I also ignore followers whose tweets are politically-based. I'm in the business of writing and publishing, not political debate. Then there are those whose tweets are in a language I don't understand. Especially in times like these, I want to KNOW who and what I'm following.

I don't have a problem retweeting other authors' promos as long as they reciprocate. You help me; I help you. Win-win. That's also a good way to build professional relationships. But it must go both ways.

I recall reading somewhere that an author should post a promo tweet every 3 days or so. That seems reasonable to me. If I lose followers because of that, that's just the nature of the business. My follower number fluctuates daily anyhow.

As indies, our options are extremely limited. I guess we just have to do the best we can with what's available to us and hope for a lucky break. It's a tough way to go about business ... but let's face it: this is a tough business.

Good luck to all of us.


message 48: by Ken (new)

Ken Doggett (kendoggett) I post a tweet about my books approx. every 2 or 3 hours, but I have a dozen different ones, and I try to post them in some order so that I don't repeat too soon. Twitter does seem to drive lookers to the website, but they don't seem to be buyers.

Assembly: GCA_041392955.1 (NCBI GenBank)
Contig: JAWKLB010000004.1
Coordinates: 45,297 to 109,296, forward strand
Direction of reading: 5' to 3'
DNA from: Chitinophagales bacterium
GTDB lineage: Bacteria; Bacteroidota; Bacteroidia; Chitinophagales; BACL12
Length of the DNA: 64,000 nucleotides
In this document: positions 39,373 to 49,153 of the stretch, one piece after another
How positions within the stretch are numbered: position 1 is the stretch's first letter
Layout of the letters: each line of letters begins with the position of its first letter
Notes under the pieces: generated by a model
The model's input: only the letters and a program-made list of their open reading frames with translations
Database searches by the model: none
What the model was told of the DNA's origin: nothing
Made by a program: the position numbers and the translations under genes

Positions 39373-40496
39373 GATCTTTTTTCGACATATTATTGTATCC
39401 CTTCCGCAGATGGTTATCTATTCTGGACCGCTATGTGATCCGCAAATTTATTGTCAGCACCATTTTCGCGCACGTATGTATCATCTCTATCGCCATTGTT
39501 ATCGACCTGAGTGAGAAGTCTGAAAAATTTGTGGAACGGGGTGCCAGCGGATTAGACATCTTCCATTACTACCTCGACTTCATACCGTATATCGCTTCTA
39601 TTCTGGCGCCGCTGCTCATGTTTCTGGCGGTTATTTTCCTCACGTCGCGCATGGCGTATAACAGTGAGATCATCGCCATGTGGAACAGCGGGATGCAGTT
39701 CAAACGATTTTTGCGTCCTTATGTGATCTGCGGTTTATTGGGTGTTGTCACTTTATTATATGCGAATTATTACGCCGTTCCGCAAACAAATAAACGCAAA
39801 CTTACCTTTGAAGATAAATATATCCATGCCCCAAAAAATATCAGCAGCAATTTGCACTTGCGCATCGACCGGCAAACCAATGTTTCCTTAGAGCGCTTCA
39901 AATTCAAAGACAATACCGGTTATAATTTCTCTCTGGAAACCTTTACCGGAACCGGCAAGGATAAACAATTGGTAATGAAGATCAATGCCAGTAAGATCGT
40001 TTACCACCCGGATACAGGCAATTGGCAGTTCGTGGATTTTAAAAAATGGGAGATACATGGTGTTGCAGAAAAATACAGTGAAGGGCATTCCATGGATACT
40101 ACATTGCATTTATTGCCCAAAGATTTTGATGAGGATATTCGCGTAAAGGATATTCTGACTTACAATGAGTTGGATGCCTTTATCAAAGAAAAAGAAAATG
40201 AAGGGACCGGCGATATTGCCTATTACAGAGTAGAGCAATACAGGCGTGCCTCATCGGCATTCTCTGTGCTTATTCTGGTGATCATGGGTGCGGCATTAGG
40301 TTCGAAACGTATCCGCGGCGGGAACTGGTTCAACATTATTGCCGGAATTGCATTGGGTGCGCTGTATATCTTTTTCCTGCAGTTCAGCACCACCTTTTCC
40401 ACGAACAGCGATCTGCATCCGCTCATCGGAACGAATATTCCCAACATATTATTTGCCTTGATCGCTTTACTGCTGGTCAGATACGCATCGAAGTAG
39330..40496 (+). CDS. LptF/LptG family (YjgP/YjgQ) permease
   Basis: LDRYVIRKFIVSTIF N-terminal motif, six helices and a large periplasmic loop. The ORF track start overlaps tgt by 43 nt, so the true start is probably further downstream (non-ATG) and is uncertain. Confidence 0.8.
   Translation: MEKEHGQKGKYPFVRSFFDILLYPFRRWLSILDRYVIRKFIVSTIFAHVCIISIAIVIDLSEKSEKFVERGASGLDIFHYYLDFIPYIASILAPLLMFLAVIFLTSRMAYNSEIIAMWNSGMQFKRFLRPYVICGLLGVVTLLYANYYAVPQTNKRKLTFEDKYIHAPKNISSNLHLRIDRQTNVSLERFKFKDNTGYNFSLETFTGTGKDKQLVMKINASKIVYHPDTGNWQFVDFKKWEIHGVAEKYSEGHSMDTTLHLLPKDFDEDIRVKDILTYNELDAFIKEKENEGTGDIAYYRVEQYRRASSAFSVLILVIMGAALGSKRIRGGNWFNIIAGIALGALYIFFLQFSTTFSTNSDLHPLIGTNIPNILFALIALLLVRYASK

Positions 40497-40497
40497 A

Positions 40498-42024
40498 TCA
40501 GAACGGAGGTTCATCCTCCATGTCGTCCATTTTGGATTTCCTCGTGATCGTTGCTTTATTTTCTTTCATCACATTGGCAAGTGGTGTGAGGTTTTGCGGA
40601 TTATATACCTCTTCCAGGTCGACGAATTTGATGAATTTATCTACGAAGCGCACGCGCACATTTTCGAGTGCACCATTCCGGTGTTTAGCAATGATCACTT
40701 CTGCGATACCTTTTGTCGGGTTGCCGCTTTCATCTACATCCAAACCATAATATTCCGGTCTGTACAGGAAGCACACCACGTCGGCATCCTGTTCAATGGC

message 49: by Kevin (new)

Kevin McLeod (vikingsapprentice) | 5 comments Guys,

I've got a twitter following of around 8600 which is growing at a rate of 50-200 per day. There are easy ways to build a connected and active following. I use crowdfire (used to be called justunfollow). The reason I do this is that it lets you see who follows other accounts that are similar to you, and crucially it shows you followers that are engaged with the authors they follow. This allows a quick building of a following and means your posts get retweeted and your followers interact which leads to converstations and more new followers! Happy to discuss further if anyone wants more info.


message 50: by Kevin (new)

Kevin McLeod (vikingsapprentice) | 5 comments Oh and I also use hootsuite. I post probably 500 tweets a week however maybe 50 of these are to do with my books and others are retweets and information for people interested in my genre. For example relevant quotes and websites that can help readers and authors.